Im Focus: First-Ever 3D Printed Excavator Project Advances Large-Scale Additive Manufacturing R&D

Heavy construction machinery is the focus of Oak Ridge National Laboratory’s latest advance in additive manufacturing research. With industry partners and university students, ORNL researchers are designing and producing the world’s first 3D printed excavator, a prototype that will leverage large-scale AM technologies and explore the feasibility of printing with metal alloys.

Increasing the size and speed of metal-based 3D printing techniques, using low-cost alloys like steel and aluminum, could create new industrial applications...

Im Focus: New welding process joins dissimilar sheets better

Friction stir welding is a still-young and thus often unfamiliar pressure welding process for joining flat components and semi-finished components made of light metals.
Scientists at the University of Stuttgart have now developed two new process variants that will considerably expand the areas of application for friction stir welding.
Technologie-Lizenz-Büro (TLB) GmbH supports the University of Stuttgart in patenting and marketing its innovations.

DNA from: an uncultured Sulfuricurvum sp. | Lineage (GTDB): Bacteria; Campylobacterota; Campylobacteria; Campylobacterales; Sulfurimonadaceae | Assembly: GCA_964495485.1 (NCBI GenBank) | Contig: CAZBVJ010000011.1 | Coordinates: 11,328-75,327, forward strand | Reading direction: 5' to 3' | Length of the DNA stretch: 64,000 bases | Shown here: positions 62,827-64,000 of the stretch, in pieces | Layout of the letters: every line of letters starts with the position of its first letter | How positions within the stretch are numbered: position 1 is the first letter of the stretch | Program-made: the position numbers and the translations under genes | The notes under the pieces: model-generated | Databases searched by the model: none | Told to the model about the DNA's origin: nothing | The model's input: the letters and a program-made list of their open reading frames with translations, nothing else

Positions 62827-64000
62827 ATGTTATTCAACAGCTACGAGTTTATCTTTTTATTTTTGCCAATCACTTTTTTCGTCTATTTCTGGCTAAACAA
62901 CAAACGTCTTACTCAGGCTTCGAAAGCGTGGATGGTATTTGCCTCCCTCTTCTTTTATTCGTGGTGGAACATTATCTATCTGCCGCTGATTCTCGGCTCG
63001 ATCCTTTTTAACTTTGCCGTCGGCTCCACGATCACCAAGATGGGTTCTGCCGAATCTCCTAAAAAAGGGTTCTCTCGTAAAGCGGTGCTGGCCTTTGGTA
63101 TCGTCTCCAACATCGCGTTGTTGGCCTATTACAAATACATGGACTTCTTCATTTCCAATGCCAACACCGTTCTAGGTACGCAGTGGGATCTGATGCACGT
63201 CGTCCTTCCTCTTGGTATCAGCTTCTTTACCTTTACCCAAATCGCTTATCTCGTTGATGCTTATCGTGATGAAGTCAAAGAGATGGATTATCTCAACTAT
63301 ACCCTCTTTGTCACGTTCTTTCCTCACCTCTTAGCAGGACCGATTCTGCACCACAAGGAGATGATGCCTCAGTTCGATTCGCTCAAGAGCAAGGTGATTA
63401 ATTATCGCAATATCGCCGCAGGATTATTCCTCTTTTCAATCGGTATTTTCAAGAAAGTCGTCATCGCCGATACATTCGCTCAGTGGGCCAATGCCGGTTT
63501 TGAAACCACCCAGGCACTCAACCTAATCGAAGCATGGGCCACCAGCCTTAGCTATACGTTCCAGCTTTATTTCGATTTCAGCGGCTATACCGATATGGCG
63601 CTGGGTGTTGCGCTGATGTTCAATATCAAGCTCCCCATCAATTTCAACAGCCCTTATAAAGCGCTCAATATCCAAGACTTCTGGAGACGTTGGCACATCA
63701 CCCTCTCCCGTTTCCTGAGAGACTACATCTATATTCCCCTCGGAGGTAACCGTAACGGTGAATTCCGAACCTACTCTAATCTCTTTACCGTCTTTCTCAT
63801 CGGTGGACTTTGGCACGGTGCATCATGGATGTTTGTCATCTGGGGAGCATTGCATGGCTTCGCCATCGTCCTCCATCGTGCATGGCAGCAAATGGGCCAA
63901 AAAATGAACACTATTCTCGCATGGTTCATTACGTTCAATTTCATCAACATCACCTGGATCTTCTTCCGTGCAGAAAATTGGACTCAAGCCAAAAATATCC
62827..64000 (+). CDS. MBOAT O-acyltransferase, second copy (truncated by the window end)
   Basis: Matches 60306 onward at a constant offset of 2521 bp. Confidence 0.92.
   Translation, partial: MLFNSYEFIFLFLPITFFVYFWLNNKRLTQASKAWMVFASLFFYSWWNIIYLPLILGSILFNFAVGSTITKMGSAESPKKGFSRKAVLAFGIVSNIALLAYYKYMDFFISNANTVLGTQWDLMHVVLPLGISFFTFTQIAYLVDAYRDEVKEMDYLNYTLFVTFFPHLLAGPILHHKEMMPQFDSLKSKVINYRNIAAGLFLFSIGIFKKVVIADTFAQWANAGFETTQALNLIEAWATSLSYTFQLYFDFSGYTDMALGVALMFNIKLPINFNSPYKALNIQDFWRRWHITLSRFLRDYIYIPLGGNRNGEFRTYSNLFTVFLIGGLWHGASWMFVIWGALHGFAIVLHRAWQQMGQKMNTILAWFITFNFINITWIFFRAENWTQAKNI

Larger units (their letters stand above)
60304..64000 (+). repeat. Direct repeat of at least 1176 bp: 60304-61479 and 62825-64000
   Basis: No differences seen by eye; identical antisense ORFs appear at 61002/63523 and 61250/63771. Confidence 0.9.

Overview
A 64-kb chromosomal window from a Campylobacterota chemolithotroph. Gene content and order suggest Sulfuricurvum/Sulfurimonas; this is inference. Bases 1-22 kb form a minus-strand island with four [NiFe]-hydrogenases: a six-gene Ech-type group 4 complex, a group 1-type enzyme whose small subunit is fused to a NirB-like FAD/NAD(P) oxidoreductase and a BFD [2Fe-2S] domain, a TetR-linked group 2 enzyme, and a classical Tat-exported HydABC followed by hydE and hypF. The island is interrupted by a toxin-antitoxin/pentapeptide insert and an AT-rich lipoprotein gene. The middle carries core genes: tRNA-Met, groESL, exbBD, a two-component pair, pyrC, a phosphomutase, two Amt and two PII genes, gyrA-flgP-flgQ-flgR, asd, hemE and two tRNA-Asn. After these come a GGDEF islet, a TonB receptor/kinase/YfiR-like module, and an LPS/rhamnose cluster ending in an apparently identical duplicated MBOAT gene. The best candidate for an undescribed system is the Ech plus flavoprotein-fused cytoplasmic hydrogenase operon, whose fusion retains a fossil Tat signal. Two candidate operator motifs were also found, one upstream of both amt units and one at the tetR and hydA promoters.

Friction stir welding is a still-young and thus often unfamiliar pressure welding process for joining flat components and semi-finished components made of...

Im Focus: First quantum photonic circuit with electrically driven light source

Optical quantum computers can revolutionize computer technology. A team of researchers led by scientists from Münster University and KIT now succeeded in putting a quantum optical experimental set-up onto a chip. In doing so, they have met one of the requirements for making it possible to use photonic circuits for optical quantum computers.

Optical quantum computers are what people are pinning their hopes on for tomorrow’s computer technology – whether for tap-proof data encryption, ultrafast...

Im Focus: OLED microdisplays in data glasses for improved human-machine interaction